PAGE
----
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The Irony of Ethics: (De)Coding the Lived Experience of Women and Minority Faculty

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dc.contributor.author Reybold, L. Earle
dc.date.accessioned 2015-10-13T19:02:39Z
dc.date.available 2015-10-13T19:02:39Z
dc.date.issued 2014-04-28
dc.identifier.citation Reybold, L. Earle, “The Irony of Ethics: (De) Coding the Lived Experience of Women and Minority Faculty.” International Journal of Higher Education 3(2014): 92-105. DOI: 10.5430/ijhe.v3n2p92 en_US
dc.identifier.uri https://hdl.handle.net/1920/9944
dc.description.abstract What does it mean to ‘be’ an ethical faculty member? A number of scholars point to legal and moral issues, aligning ethics with professional codes and regulated by institutional policy. From this perspective, being ethical is a matter of knowing and following the professional rules—the goal is to avoid certain actions. On the other hand, others question this objectivist approach and position faculty ethics as an experience, a fusion of personal and professional histories that include disciplinary training, socialization to the profession, and—especially—the specter of faculty rewards such as tenure and promotion. This article explores these competing perspectives in a qualitative meta-synthesis of data collected across studies of faculty identity, professional epistemology, and academic ethics. This analysis concentrates on 116 interviews with women and minority doctoral students and faculty members conducted between 1999 and 2012, a subset of more than 200 interviews I conducted during this timeframe. All interviews were initially coded using constant comparative analysis. For the meta-synthesis, I chose to apply an elaborative coding technique that juxtaposes data with the ethics literature related to chilly and alienating climates, cultural taxation, and the snare of faculty rewards in higher education. This (re)analysis allowed me engage in a formal dialogue between local theory and scholarship, resulting in six sub-themes: ‘real’izing, acting out/in, toiling, serving, aligning, and diverging.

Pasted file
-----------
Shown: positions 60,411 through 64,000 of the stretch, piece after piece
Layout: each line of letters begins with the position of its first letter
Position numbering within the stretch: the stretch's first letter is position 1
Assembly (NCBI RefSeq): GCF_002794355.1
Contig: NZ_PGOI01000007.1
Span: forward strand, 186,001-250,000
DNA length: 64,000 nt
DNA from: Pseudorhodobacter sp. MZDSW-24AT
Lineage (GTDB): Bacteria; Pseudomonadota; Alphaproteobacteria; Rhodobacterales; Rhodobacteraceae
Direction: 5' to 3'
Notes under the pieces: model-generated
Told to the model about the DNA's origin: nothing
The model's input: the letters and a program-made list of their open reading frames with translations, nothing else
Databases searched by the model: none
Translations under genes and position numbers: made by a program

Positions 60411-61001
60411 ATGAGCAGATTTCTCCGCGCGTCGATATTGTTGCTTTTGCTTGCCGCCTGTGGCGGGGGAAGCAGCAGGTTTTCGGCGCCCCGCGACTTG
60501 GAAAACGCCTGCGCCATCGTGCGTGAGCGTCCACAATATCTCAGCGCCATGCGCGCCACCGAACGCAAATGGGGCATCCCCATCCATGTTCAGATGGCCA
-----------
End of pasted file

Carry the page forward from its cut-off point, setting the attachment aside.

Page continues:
dc.description.sponsorship Publication of this article was funded in part by the George Mason University Libraries Open Access Publishing Fund. en_US
dc.language.iso en_US en_US
dc.publisher SciEdu Press en_US
dc.rights Attribution 3.0 United States *
dc.rights.uri http://creativecommons.org/licenses/by/3.0/us/ *
dc.subject academic ethics en_US
dc.subject faculty identity en_US
dc.subject professional epistemology en_US
dc.subject discrimination en_US
dc.subject qualitative meta-synthesis en_US
dc.title The Irony of Ethics: (De)Coding the Lived Experience of Women and Minority Faculty en_US
dc.type Article en_US
dc.identifier.doi http://dx.doi.org/10.5430/ijhe.v3n2p92


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